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Growing Pains
Solar Hits Its NIMBY Wall

Solar energy is the darling of the modern environmental movement, but it’s about to run into the same big problem that any major energy source has to contend with: local opposition, or as it’s better known, the Not-In-My-Back-Yard (NIMBY) phenomenon. The WSJ reports:

[L]arge solar installations don’t always sit well with local communities where they are planned. […]

The pressure in rural areas stems, in part, from simple economics. Some farmers are installing solar panels on a patch of their land to help offset energy costs. Other farmers are renting out entire fields to solar companies that can afford to pay premium prices for access to clear fields that don’t require much work or money to prepare it for a solar project. […]

In Connecticut, a state senator has proposed a bill that would discourage the use of farmland for solar projects. Counties in North Carolina and Washington have already imposed temporary restrictions on large solar projects, citing concerns about loss of farmland and the impact on rural character. Massachusetts, meanwhile, is putting in place incentives to try to steer solar projects to rooftops and brownfields, which are contaminated sites that were previously developed.

This hasn’t been a major problem for solar just yet because, despite environmentalists’ constant trumpeting about the rapid growth of the industry, solar still makes up less than 1 percent of American electricity generation. With that little deployment, finding suitable sites for solar farms hasn’t been especially challenging. Solar also has a leg up on other energy source like natural gas, coal, nuclear, or even wind: it can be installed on top of buildings built for other purposes, again alleviating siting concerns.

But as solar attempts to scale in the fashion it will need to in order to actually start competing with other power sources (both fossil fuels and renewables), these NIMBY concerns and land use conflicts are necessarily becoming a greater concern.

Greens have been heavily critical of shale drilling because of its impact on local communities, but solar power isn’t immune to these concerns. Fracking firms have navigated NIMBY opposition by handsomely compensating landowners for the right to drill on their property, and if solar wants to really capitalize on the momentum it’s been building in recent years, it’s going to have to do the same thing.

For solar to grow past its current niche status in the national energy mix, it’s going to have to address this problem head-on.

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  • Unelected Leader

    Coming from a rural state I’ve found farmers have found it better to take government assistance and install a small wind turbine instead.
    It’s highly efficient anywhere on the planes and generates a lot of juice in a tiny package.
    If solar can become more cost-effective than it currently is and the technology continues to improve with things like window panes that are actually generating power, well that’s fantastic. However, it is simply not cost-effective yet even with the billions in subsidies.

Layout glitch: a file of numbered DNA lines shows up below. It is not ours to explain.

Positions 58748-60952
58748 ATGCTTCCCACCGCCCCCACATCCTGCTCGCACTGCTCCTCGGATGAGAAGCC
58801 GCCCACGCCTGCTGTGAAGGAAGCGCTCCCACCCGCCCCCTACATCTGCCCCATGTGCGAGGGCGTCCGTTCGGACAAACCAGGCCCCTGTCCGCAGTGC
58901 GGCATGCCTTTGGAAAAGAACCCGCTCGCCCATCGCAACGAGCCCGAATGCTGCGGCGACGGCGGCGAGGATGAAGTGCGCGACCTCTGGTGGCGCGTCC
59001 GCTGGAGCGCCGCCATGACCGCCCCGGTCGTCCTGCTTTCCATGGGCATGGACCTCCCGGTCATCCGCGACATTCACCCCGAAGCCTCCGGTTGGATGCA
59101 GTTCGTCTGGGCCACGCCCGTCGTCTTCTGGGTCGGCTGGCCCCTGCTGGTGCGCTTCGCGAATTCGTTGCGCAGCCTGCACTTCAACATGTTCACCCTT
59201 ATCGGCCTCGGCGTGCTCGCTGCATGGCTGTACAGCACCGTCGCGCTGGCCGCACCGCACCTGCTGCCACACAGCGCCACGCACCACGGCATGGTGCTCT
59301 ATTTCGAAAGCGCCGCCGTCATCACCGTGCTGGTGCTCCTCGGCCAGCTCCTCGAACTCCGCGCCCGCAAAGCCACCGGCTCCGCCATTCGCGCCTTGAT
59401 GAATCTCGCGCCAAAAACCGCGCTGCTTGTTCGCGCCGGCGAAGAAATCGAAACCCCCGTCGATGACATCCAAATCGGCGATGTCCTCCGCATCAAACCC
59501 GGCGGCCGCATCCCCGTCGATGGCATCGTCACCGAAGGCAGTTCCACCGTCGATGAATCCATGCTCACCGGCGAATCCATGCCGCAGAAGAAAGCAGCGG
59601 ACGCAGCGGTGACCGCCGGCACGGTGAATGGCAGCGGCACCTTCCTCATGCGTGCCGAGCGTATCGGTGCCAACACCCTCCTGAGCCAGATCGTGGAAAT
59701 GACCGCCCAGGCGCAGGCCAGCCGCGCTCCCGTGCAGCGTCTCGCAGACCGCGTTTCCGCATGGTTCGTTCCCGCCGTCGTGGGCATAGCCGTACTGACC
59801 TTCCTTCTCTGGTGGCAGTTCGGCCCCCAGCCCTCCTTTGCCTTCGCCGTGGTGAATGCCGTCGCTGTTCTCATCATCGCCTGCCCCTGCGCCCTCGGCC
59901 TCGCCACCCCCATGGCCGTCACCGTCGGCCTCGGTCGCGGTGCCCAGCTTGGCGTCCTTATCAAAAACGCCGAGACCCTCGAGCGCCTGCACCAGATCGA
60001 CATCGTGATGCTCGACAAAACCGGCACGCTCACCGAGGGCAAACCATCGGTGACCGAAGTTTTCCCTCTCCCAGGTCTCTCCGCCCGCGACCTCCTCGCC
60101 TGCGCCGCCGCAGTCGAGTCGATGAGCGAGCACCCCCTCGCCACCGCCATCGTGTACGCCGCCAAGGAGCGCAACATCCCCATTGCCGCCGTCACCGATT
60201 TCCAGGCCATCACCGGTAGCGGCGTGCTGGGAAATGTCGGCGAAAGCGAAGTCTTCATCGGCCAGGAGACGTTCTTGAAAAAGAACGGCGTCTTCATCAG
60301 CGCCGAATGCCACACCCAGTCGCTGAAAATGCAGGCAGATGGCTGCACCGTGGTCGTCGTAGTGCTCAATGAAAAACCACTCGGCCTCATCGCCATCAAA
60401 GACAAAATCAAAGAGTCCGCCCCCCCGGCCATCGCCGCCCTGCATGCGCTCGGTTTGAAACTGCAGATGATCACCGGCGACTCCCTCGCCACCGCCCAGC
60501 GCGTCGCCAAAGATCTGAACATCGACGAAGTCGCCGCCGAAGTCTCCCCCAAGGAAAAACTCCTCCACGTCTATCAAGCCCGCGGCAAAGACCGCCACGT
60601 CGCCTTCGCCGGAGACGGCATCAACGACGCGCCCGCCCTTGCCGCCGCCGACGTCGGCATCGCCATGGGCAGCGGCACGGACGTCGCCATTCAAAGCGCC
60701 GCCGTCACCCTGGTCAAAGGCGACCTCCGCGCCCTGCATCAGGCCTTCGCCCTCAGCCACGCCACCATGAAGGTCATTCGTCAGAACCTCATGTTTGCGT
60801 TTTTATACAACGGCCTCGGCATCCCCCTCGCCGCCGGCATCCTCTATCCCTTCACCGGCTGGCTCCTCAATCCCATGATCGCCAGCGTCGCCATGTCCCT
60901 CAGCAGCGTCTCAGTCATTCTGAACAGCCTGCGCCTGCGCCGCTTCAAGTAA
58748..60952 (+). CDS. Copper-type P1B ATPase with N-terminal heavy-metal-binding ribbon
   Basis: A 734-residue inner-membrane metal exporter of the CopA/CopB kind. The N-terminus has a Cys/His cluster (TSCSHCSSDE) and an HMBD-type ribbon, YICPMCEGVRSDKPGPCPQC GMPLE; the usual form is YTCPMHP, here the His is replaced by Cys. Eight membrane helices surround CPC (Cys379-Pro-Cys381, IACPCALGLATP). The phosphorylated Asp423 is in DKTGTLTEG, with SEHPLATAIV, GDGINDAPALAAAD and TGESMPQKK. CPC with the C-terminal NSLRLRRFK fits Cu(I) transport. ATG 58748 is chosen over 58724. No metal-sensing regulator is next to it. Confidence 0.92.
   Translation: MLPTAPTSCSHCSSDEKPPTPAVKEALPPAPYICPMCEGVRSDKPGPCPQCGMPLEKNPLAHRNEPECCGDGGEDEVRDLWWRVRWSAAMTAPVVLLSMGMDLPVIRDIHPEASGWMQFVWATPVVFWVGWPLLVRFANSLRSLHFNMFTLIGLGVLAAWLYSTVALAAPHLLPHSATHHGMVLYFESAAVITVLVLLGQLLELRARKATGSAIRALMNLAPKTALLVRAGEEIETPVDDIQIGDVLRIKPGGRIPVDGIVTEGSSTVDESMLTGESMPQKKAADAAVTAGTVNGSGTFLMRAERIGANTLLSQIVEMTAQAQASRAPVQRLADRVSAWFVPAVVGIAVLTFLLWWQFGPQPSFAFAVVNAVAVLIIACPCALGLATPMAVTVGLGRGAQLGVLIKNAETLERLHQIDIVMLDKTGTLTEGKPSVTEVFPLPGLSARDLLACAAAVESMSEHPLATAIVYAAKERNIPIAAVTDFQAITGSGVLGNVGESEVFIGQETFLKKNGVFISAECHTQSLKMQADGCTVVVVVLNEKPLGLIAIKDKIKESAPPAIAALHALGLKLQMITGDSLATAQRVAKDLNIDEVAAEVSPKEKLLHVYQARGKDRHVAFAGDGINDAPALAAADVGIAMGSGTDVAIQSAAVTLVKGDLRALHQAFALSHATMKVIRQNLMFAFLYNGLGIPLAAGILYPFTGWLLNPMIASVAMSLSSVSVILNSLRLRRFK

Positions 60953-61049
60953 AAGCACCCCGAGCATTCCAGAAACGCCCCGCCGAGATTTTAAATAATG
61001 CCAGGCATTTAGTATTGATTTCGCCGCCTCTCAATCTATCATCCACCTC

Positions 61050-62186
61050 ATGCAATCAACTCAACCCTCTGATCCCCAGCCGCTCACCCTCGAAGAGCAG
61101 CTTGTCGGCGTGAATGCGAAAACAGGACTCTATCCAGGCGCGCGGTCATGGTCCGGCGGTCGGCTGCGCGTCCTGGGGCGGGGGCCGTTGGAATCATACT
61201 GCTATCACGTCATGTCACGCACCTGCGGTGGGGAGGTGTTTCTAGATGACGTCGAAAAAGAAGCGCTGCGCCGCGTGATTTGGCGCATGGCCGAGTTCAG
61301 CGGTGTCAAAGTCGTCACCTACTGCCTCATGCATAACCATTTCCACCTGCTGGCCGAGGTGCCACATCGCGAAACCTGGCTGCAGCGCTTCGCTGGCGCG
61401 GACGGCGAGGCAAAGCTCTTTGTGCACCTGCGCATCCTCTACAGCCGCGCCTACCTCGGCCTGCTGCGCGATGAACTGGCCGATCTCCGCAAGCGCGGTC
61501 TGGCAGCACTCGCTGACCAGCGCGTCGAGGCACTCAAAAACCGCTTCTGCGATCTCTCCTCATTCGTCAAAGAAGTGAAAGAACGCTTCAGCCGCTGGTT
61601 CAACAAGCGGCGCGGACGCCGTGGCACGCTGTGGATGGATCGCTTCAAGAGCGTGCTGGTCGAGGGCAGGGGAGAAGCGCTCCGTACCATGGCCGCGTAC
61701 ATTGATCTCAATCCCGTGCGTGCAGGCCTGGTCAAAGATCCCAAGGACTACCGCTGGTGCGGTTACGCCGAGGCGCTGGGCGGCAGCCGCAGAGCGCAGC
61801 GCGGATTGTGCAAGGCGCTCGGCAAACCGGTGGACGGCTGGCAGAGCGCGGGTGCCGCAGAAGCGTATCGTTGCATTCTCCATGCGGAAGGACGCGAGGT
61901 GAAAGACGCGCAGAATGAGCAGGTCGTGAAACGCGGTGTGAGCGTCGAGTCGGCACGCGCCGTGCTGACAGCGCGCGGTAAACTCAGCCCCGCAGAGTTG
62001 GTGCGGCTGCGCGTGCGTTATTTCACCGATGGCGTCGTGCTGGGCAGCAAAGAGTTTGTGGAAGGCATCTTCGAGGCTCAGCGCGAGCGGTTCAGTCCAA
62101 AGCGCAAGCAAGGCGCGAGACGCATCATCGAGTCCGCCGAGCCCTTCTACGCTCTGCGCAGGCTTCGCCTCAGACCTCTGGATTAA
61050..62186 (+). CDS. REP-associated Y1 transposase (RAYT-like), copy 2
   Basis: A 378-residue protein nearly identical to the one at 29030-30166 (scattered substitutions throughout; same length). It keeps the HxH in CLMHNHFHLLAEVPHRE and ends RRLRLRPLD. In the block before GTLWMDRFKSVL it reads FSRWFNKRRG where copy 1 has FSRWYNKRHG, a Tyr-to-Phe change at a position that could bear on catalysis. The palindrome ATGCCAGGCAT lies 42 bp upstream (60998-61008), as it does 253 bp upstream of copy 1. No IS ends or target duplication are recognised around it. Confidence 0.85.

• Suzy Dixon

      Sure, putting little units in window panes and on roofs is fine, but the rest of it is just a sham. The “greens” are typically so ignorant they don’t even understand how much mining of base metals, precious metals and mineral for that matter is required to build solar units, or their iPhones or their electric cars.

  • Fat_Man

    “.. solar … going to have to address this problem head-on.”

    Well that and the nasty habit the sun has of setting every day.

    • Andrew Allison


  • CaliforniaStark

    Am reminded of the saying” “No farms, no food.” Preserving prime agricultural is not NIMBYism. Solar zealots are not talking about using a limited amount of land for solar, they want an area the size of the entire state of West Virginia — or about 2% of existing farmland.

    “To supply all of America’s electricity from the sun, the National Renewable Energy Laboratory (NREL) estimates that solar installations would have to occupy about 0.6 percent of the country’s total land area. That’s equivalent to less than 2 percent of U.S. land now in crop production, but it’s still a big stretch of terrain, almost the size of West Virginia.”

    What makes this proposal even more inane is that land in agriculture or its natural state often consumes more CO2 than would be saved using the energy from the installed solar panels instead of fossil fuels. Plus, solar only getting energy eight hours a day, and then only when it is sunny. An operating wind turbine or oil or gas well is compatible with an operating farm; a large solar farm is not.

    • Tom

      That depends on whether the land in question is actually prime agricultural land. But yes, the greens aren’t interested in seeing to it that people are fed.

    • Fat_Man

      That number strikes me as being way to low. I don’t want to go back and recreate the calculations I did at one time, but it seems to me that I came up with a number more like 60,000 square miles. More like the state of Georgia. West Virginia is about 40% of that size. IIRC, that calculation was based on something like an insolation at levels found in the southwest. Levels in the Northeast are a third to a quarter of that.

  • Andrew Allison

    Who needs food (agriculture) when you can have intermittent solar energy [/sarc]

  • Kevin

    This is the least of solar’ problems… if the economics work out they’ll find sites.

    • f1b0nacc1

      But the economics won’t work out, not until they figure out a way to make the sun shine 24/7.

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